By Teresa Varley
The Steelers set their sights on selecting a punter in the draft, and when they thought the one they wanted might not be there when they selected, they did what they had to – they made a trade.
The team traded their fourth and sixth-round picks to move up in the fourth round and select punter Daniel Sepulveda from Baylor.
"We felt like we were trading up to get a starting position," said director of football operations Kevin Colbert. "This kid is going to potentially be our starting punter. We were willing to give up that sixth pick because we had the multiple picks in the fourth and fifth, we just decided to eliminate the margin for error. He was really the one guy left that we would have considered drafting, so we went ahead and made the move."
Trading up to take a punter isn't a common thing, but for head coach Mike Tomlin, who stresses the importance of special teams, it makes perfect sense.
"That is a legitimate phase of football," said Tomlin. "We are going to put our money where our mouth is, in regards to that. It is a position that is very important. We are talking about field position and special teams. He is a left-footed punter and he punts it a great distance, with great flight time. He is a very talented guy and we supported that all the way."
The Steelers punting situation right now includes veterans Chris Gardocki, who has been with the Steelers since 2004 but is now in his 17th season, and Mike Barr, a first-year player who has been with the Steelers the last three training camps. Tomlin said after the draft he expects to have two punters in training camp and Sepulveda is ready for the competition.
"I recognize that if you don't get the job done, you're not going to be the guy," said Sepulveda. "I'm looking forward to some competition, to learning as much as I can from both of those guys because they have been around a lot longer than I have, and know the ropes, obviously, better than I do. I'm going to do the best I can to learn from them and we'll just go forward and do the best we can."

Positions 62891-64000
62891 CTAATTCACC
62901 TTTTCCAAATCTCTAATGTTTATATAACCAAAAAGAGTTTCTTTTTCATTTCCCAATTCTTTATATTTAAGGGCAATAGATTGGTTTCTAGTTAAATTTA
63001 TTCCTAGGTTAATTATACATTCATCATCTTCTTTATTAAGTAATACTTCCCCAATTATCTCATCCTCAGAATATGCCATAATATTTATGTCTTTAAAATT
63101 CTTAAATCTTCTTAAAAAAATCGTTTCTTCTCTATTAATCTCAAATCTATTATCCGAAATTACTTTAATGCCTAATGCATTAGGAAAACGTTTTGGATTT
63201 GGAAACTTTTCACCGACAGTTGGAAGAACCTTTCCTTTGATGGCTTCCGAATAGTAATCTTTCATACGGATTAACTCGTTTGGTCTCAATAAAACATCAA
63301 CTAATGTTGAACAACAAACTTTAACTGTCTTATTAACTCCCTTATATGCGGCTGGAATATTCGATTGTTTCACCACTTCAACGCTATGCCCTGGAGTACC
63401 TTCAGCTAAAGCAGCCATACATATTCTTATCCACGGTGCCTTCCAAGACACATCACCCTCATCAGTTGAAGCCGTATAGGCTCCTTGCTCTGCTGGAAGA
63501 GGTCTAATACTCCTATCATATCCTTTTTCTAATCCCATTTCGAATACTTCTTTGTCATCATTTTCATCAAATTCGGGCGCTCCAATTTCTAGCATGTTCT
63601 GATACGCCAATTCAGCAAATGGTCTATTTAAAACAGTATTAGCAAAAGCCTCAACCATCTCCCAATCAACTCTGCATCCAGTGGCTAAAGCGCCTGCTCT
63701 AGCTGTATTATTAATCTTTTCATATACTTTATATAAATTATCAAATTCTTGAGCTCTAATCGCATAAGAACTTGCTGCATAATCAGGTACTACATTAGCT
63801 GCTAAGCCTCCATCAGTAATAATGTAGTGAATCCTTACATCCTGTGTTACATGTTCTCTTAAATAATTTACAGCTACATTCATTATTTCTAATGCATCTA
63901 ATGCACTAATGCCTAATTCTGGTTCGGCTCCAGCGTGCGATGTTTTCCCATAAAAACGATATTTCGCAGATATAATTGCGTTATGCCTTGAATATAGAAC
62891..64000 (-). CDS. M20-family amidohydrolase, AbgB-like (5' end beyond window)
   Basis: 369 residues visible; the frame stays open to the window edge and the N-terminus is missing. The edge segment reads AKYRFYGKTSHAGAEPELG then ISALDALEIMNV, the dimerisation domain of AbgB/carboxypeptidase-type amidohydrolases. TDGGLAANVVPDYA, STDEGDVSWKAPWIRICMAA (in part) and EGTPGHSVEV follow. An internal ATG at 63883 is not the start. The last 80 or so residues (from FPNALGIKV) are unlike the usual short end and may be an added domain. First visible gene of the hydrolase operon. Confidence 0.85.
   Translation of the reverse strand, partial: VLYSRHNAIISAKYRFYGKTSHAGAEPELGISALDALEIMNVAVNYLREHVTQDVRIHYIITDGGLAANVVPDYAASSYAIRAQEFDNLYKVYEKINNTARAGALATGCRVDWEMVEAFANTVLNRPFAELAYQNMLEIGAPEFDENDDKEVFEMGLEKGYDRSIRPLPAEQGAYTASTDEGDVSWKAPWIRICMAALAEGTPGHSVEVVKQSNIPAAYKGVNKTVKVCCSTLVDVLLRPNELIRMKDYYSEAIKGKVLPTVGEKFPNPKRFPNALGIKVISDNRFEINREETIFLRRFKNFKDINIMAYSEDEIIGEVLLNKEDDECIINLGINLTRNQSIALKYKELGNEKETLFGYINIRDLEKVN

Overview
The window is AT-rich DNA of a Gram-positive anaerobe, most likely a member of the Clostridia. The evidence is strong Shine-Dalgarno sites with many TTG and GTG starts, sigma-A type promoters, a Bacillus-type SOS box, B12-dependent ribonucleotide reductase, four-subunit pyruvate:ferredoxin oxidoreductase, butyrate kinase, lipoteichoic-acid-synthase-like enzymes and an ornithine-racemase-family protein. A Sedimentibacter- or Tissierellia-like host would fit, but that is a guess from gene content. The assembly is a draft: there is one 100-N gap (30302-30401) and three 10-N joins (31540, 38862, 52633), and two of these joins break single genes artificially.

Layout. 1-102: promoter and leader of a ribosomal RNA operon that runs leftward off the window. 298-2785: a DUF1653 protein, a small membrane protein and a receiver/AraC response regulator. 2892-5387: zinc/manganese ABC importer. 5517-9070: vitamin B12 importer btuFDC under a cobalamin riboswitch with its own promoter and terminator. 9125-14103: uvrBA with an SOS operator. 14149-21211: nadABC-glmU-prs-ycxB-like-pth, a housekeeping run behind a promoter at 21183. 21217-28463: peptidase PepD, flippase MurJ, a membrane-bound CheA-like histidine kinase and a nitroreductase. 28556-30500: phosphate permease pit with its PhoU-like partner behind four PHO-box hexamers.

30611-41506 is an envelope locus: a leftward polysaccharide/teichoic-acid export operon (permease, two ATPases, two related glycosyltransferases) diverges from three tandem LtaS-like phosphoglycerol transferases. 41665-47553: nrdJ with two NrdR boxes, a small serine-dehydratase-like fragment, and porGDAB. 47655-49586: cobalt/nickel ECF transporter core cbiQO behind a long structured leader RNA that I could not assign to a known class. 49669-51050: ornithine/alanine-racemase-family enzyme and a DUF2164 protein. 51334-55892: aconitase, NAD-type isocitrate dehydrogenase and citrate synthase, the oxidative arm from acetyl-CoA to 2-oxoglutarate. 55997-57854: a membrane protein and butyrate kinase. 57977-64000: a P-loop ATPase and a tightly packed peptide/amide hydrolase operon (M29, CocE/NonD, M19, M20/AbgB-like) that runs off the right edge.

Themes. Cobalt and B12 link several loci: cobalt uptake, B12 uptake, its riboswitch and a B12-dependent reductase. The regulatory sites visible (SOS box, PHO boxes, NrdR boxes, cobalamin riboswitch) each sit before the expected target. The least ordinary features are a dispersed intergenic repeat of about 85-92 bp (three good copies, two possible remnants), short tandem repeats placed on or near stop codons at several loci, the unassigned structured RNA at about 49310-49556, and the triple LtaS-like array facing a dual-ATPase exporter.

Sepulveda walked on at Baylor as a linebacker, but made the move to punter his freshman year. He averaged 45.24 yards per punt at Baylor, including a 46.48-yard average his senior season. He had four punts blocked his freshman season, but none since then. Of his 277 punts, he has put 82 of them inside the 20 and 94 have been over 50-yards. No bad numbers at all for a guy who was more likely to take to tackle a punter than be one.
"It was definitely a tough transition for me," said Sepulveda of moving to punter, a position he also played in middle school. "Obviously, the mindset for those two positions is drastically different. Making that transition is one that took a couple of years. It wasn't kind of just flipping the switch for me. And I struggled with that.
"I guess the first couple of years that I was the punter at Baylor, and started to realize and recognize that that's all I was going to be doing. I tried to sneak my way onto some special teams throughout my career and was able to do that at times. I really did enjoy it, but finally did settle in to where I knew that punter was the position that God would have me to be at."